March 12, 2023
#image_titleI dedicated this article to PM Abiy Ahmed and Prof. Berhanu Nega, Minister of Education of Ethiopia, and their colleagues for showing the world that the TPLF’s educational policy killed Ethiopia’s education system.
Editor’s Note: “Baby steps are the royal road to skill.” Some said it takes 10,000 hours (up to ten years) to master a sport; others said it takes six to ten years. America’s tennis legends: Andre Agassi, Pete Sampras, Serena Williams and Venus Williams said they started practicing tennis when they started walking. The two Williams sisters’ dad Richard Williams a.k.a. King Richard wrote his daughters’ tennis training program and purchased them used tennis gear years before they were conceived. Watching “King Richard” film about him and his two tennis champion daughters Serena and Venus shows us what it takes to be great in tennis.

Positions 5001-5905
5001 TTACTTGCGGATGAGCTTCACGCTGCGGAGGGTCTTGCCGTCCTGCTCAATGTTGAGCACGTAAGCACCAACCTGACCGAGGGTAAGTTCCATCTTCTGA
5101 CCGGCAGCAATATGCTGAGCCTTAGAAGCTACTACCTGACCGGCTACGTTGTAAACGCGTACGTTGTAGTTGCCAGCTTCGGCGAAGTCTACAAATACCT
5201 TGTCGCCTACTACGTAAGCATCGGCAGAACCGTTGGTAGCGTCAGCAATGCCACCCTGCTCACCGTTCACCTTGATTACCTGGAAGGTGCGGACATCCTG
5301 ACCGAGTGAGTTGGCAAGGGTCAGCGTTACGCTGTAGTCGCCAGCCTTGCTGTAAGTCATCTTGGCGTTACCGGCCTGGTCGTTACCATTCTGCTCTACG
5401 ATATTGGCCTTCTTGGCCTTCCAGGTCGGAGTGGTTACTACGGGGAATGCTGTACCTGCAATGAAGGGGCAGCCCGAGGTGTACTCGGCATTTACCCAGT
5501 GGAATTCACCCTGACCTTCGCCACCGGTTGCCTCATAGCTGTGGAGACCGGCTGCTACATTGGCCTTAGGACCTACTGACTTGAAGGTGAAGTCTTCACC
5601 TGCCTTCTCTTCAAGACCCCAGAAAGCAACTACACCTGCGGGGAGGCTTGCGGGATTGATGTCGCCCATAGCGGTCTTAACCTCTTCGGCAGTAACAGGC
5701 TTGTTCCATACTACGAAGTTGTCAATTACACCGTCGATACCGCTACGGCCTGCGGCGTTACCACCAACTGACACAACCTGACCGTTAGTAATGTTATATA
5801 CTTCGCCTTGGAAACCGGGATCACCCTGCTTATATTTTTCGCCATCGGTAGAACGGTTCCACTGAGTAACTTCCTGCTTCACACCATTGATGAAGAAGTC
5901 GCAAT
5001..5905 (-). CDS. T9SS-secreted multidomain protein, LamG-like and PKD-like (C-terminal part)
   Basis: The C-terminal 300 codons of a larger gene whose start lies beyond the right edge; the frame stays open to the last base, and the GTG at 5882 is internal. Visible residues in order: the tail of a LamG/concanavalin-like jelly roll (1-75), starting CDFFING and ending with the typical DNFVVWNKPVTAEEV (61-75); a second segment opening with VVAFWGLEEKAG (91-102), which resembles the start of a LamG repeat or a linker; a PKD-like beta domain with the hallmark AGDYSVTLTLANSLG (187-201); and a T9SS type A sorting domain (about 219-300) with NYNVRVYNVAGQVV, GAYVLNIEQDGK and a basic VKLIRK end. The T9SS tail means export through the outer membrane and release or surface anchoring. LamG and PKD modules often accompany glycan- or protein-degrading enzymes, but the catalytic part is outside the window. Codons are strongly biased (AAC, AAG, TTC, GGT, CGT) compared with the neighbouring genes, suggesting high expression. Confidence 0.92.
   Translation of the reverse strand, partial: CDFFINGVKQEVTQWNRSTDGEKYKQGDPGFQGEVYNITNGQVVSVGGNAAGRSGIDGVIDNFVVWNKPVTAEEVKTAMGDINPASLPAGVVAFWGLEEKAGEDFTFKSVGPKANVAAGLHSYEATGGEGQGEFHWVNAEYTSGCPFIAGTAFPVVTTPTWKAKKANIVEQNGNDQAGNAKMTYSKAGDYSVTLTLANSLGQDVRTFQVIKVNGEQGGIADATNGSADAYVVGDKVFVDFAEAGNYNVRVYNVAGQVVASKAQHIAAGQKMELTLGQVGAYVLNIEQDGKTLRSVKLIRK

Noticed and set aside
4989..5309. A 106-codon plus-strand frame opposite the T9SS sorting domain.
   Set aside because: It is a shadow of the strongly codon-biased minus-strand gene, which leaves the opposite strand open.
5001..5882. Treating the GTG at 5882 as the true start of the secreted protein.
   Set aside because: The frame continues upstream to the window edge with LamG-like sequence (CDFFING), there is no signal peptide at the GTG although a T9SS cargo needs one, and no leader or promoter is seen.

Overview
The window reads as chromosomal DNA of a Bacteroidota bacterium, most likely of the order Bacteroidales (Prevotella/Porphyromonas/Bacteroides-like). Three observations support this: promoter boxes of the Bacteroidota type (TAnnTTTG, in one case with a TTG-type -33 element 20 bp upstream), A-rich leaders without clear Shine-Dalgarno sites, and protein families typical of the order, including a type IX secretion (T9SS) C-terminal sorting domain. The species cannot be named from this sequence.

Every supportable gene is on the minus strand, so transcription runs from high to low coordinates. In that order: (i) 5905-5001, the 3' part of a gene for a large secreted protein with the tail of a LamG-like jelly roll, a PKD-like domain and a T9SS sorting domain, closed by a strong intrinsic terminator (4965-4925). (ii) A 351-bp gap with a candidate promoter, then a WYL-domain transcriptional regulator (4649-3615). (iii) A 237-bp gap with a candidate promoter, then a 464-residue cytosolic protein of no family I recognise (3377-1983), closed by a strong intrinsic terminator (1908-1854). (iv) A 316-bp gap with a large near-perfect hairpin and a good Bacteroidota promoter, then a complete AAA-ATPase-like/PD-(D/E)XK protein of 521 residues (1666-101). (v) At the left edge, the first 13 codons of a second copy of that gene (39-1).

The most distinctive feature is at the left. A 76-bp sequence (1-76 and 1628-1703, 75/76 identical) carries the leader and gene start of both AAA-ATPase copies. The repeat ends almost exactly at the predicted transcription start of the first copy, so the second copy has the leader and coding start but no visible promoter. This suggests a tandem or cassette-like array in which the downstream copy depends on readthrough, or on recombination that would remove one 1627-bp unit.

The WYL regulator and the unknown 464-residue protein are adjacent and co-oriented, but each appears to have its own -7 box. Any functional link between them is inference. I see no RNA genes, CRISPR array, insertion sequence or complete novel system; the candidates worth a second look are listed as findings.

It’s a good start!
In February 2023, the Ethiopia Tennis Federation (ETF) hosted the International Tennis Federation’s (ITF) J30 tournament which is the lowest grade. J500 is the highest; JGS is the Junior Grand Slam.
In the singles junior boys’ tournament, an Austria’s player named Thilo Behrmann took the first place; his ITF’s ranking was 695 as of February 27, 2023.
The Ethiopian tennis national team singles players were eliminated in the second round. Dawit Sheleme Musa’s ranking was 2006 as of February 27, 2023. And Dawit Fisha Uma’s ranking was 2542 as of February 20, 2023.
Their ranks show Ethiopia’s tennis status is light years behind Austria’s and prove the ETF’s vision for tennis and its training program need a paradigm shift like the one Prof. Berhanu Nega, Minister of Education of Ethiopia, is introducing to the failed Ethiopia’s education systems.